Zhao, D; Feng, L (2020). Assessment of the Number of Valid Observations and Diurnal Changes in Chl-a for GOCI: Highlights for Geostationary Ocean Color Missions. SENSORS, 20(12), 3377.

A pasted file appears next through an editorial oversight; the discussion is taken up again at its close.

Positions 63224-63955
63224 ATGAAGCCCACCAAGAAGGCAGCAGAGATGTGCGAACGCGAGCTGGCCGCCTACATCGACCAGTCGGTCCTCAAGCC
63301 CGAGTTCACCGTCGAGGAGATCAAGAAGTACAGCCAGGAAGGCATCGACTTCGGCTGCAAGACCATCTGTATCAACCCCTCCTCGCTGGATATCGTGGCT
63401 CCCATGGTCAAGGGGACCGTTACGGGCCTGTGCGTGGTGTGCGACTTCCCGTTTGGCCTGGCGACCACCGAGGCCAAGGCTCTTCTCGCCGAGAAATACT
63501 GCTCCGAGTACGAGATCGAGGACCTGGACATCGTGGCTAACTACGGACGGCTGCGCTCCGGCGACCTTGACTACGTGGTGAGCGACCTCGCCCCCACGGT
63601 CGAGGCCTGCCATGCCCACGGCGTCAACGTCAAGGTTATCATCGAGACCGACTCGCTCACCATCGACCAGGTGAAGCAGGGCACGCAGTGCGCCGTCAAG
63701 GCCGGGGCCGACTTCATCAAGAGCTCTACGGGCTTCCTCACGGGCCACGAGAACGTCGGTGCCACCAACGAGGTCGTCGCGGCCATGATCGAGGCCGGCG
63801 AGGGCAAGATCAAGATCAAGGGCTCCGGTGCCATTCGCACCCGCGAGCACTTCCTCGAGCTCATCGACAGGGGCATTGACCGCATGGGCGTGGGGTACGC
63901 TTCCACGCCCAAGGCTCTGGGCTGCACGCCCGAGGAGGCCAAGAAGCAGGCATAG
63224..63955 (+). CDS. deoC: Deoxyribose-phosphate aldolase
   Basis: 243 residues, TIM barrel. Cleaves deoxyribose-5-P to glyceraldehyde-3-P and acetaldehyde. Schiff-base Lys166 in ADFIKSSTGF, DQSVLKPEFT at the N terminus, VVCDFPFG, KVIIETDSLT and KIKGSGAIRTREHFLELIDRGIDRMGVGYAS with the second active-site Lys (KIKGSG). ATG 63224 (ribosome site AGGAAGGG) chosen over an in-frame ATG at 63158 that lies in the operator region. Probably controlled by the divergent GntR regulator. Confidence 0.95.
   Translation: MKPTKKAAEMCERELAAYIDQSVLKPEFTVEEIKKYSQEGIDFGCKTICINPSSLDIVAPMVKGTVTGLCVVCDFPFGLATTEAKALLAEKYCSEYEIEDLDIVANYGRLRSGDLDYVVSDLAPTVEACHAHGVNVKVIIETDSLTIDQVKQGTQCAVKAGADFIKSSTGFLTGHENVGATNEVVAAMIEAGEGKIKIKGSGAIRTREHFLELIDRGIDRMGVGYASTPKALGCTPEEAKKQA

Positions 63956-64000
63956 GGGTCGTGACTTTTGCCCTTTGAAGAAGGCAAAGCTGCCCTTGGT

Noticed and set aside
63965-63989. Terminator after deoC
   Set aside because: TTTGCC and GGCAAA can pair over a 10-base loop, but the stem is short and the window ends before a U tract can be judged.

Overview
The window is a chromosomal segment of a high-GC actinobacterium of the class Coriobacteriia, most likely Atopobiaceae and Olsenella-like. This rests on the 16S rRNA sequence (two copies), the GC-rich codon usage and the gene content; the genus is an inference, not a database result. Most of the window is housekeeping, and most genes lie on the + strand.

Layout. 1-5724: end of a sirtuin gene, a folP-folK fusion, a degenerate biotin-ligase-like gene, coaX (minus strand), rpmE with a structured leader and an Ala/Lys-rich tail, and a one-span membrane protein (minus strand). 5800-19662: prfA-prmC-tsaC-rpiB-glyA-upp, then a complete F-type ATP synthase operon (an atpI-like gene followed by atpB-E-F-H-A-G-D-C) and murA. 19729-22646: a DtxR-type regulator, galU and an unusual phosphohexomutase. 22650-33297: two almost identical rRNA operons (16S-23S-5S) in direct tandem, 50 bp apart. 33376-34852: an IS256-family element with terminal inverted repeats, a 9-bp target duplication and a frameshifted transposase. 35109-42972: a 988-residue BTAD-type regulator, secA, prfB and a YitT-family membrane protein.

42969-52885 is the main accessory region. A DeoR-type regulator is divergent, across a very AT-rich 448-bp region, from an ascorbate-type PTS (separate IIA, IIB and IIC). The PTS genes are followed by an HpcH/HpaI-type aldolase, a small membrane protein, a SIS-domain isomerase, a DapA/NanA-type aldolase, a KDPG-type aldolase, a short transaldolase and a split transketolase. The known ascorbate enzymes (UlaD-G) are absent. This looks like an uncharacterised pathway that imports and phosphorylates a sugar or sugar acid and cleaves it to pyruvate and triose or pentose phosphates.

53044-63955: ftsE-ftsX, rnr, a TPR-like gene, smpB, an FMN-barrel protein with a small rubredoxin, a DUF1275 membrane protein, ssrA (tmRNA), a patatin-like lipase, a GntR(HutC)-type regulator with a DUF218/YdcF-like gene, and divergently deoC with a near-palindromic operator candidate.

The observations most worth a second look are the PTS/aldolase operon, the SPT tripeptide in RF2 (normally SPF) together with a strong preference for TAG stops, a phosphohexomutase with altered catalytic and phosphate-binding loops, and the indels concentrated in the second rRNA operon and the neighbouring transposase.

The first geostationary ocean color satellite mission (geostationary ocean color imager, or GOCI) has provided eight hourly observations per day over the western Pacific region since June 2010. GOCI imagery has been widely used to track the short-term dynamics of coastal and inland waters. Few studies have been performed to comprehensively assess the advantages of GOCI images in obtaining valid observations and estimating diurnal changes within the water column. Using the entire mission dataset between 2011 and 2017, these knowledge gaps were filled by comparing the daily percentages of valid observations (DPVOs) between GOCI and MODIS Aqua (MODISA) and by examining the diurnal changes in Chl-a over the East China Sea. The mean DPVOs of GOCI was 152.6% over the clear open ocean, suggesting that a daily valid coverage could be expected with GOCI. The GOCI DPVOs were similar to 26 times greater than the MODISA DPVOs; this pronounced difference was caused by the combined effects of their different observational frequencies and the more conservative quality flag system for MODISA. Diurnal changes in the GOCI-derived Chl-a were also found, with generally higher Chl-a in the afternoon than the morning and pronounced heterogeneities in the temporal and spatial domains. However, whether such diurnal changes are due to the real dynamics of the oceanic waters or artifacts of the satellite retrievals remains to be determined. This study provides the first comprehensive quantification of the unparalleled advantages of geostationary ocean color missions over polar orbiters, and the results highlights the importance of geostationary ocean color missions in studying coastal and inland waters.